Cisco’s (News - Alert) Internet Routing in Space (IRIS) technology, a program to build a radiation-tolerant IP router for satellite and related spacecraft, has achieved another major milestone with the successful completion of in-orbit testing for the United States’ Department of Defense.
"Cisco and our customers are redefining how satellite communications are delivered and enhancing the capabilities of network communications. This technology will significantly reduce the time from ground to space for the military and the private sector which will make future satellite applications quicker and easier to deploy," Steven Boutelle, CEO of Cisco IRIS and vice president of Cisco’s global government solutions group said.
The IRIS router supports network services for voice, video and data communications, helping enable government agencies, military units and allied forces to communicate with one another using IP and existing ground equipment. This offers several enhancements over conventional satellite technology and eliminates the need to send data to and from an extra ground station, which can be expensive and time-consuming.
The IRIS Joint Capability Technology Demonstration (JCTD) is a Department of Defense (DoD) demonstration program managed by a Cisco-led Industry Management Team that included Intelsat (News - Alert) General. It is the first commercially-sponsored JCTD and represents a new model for closer collaboration between government and industry.
"Cisco's IRIS technology has successfully demonstrated how to transform the way the government uses satellite services for military and other communications," Michael Florio, JCTD operational manager, space and defense battle lab said. "We are pleased that Cisco and its partners have validated this transformational technology, and we look forward to the next stage of integrating this program into the Department of Defense."
"The IRIS demonstration is an important first step toward making Internet routing in space a reality that could ultimately enable satellites to make more efficient use of bandwidth," said Kay Sears, president of Intelsat General Corp. "By eliminating the need for routing at a ground-based teleport, we can dramatically increase the efficiency, flexibility and data throughput of satellite links."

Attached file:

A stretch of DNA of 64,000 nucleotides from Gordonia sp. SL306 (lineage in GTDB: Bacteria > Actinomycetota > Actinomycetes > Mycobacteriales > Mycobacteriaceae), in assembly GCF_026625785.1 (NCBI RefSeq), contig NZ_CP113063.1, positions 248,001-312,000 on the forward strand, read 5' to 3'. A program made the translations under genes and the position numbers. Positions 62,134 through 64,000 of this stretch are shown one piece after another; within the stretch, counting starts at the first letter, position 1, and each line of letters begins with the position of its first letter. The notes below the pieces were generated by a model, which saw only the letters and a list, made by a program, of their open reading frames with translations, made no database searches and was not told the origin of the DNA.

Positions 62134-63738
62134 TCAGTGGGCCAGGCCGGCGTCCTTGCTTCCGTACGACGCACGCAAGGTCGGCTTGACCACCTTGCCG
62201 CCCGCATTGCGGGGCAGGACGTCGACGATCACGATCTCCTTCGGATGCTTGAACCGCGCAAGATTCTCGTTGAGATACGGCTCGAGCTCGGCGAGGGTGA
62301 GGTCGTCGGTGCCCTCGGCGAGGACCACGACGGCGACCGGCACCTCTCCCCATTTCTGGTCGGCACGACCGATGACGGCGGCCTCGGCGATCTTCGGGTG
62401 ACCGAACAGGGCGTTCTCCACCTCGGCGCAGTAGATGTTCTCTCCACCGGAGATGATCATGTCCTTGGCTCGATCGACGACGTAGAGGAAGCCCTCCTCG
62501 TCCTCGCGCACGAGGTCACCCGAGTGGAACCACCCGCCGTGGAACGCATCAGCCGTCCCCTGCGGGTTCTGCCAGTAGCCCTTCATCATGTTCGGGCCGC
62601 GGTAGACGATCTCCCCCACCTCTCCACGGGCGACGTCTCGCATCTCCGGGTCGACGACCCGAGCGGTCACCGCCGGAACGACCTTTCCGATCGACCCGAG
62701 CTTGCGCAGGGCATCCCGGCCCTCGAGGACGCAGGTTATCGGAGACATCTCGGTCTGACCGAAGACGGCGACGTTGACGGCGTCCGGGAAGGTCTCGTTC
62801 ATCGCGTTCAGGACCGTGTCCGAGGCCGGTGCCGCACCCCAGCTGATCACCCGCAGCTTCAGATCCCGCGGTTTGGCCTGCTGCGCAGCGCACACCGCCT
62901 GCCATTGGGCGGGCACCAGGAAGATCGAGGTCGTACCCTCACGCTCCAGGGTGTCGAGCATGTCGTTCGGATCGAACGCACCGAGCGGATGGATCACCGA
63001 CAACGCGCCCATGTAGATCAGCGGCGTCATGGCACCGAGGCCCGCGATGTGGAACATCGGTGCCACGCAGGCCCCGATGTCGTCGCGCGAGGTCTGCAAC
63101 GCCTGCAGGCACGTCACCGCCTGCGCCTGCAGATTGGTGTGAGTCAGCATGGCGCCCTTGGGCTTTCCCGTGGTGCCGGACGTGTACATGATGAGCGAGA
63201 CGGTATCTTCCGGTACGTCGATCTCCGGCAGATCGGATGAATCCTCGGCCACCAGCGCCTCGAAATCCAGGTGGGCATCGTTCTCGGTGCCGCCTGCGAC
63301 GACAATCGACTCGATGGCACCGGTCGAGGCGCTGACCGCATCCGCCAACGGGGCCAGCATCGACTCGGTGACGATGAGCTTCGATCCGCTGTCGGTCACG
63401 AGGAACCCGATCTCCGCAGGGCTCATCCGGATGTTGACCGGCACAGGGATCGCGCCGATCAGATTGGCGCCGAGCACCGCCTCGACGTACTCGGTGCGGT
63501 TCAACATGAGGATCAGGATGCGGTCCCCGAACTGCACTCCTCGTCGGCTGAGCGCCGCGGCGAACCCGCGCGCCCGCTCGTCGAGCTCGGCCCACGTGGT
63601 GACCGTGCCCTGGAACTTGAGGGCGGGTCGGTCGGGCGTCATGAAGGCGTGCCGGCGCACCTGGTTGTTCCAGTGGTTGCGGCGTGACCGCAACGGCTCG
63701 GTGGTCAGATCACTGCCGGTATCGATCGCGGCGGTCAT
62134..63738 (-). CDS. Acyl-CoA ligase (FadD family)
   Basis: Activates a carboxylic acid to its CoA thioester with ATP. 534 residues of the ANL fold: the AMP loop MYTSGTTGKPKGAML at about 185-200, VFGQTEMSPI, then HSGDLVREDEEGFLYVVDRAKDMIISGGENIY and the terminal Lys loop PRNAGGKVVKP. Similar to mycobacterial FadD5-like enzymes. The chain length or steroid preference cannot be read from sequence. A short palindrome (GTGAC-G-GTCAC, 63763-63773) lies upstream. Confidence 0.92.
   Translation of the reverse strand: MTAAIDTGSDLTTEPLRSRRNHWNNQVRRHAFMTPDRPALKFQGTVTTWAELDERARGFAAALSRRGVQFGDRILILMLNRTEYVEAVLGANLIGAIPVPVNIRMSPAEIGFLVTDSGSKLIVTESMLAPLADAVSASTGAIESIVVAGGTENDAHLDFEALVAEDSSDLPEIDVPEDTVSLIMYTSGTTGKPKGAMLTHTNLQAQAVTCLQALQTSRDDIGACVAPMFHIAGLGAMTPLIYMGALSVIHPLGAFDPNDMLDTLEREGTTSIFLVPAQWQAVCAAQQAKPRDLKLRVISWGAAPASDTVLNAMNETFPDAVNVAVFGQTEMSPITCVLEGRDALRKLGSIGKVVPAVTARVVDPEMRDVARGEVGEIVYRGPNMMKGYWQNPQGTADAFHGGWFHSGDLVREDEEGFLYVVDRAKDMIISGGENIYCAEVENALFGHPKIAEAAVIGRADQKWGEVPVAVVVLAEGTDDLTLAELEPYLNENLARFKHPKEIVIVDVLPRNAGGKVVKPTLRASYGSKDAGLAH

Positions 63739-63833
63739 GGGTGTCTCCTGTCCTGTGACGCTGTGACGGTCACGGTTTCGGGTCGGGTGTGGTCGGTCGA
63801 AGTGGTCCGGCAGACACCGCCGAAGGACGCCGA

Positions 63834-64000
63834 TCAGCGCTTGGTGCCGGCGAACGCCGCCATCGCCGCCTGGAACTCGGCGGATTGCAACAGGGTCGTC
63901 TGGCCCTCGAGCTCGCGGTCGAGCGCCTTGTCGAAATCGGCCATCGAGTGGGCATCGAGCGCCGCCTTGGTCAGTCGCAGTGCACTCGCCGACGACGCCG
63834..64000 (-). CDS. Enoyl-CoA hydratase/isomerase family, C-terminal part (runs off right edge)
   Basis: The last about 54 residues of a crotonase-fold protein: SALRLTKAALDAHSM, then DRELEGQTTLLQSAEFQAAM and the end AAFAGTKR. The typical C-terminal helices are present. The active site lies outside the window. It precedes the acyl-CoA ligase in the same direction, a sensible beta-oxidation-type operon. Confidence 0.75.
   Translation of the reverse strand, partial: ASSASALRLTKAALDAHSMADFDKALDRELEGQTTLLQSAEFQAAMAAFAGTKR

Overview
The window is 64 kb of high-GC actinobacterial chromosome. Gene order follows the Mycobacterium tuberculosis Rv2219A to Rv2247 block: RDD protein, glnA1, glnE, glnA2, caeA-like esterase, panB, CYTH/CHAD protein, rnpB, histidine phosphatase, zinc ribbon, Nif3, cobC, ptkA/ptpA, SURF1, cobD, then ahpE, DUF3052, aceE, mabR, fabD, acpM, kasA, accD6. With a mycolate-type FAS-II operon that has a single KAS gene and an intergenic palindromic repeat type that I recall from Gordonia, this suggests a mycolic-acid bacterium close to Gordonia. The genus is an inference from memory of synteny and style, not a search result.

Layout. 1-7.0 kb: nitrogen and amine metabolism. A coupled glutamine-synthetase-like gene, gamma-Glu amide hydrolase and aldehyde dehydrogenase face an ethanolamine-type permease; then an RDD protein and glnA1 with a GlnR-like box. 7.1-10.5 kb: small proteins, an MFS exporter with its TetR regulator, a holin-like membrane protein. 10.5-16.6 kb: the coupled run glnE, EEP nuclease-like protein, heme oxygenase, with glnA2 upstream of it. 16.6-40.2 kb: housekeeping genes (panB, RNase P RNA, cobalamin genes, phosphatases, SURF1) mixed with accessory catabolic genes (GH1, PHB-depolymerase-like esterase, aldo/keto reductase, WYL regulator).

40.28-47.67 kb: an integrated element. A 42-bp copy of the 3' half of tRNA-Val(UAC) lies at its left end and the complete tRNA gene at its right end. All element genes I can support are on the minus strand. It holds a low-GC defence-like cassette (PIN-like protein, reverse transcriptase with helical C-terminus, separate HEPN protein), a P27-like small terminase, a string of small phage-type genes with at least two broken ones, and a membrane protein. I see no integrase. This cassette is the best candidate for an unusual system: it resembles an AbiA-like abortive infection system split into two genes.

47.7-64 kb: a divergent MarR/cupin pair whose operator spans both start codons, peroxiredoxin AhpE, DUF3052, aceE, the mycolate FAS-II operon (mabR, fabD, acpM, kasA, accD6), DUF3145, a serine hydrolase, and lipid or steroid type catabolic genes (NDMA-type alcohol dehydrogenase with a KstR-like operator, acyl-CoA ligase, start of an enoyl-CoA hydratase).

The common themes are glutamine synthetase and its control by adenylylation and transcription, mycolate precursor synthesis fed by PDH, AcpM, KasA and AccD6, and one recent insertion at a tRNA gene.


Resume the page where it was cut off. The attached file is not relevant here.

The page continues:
During the JCTD evaluation, IRIS services were tested by US DoD and global governmental users in real-world scenarios, both on land and at sea. In each instance, IRIS was able to provide on-demand connectivity and enhance the mission effectiveness of these users. The JCTD evaluation also featured real-time collaboration applications over satellite including virtual private networks and video and file transfers.
Following this JCTD completion, the IRIS payload is undergoing extended commercial and government testing for up to 12 months to demonstrate its viability for additional applications for the at-large satellite networking ecosystem.
Cisco successfully completed the in-orbit test of its IOS software’s networking capabilities and their on-board router.
The software on the IRIS router and onboard modem can be upgraded in orbit, which increases flexibility and the return on investment. IRIS runs Cisco IOS (Internetworking Operating System) software. IRIS leverages billions of dollars in Cisco IOS R&D and integrates seamlessly with Cisco ground routers, creating a converged, multiservice space and ground network. IRIS extends the Internet into Space as it can directly exchange routing updates with Cisco ground routers, which increases the flexibility of the satellite network.Trupti Kamath is a contributing editor for TMCnet. To read more of her articles, please visit her columnist page.
Edited by Erin Monda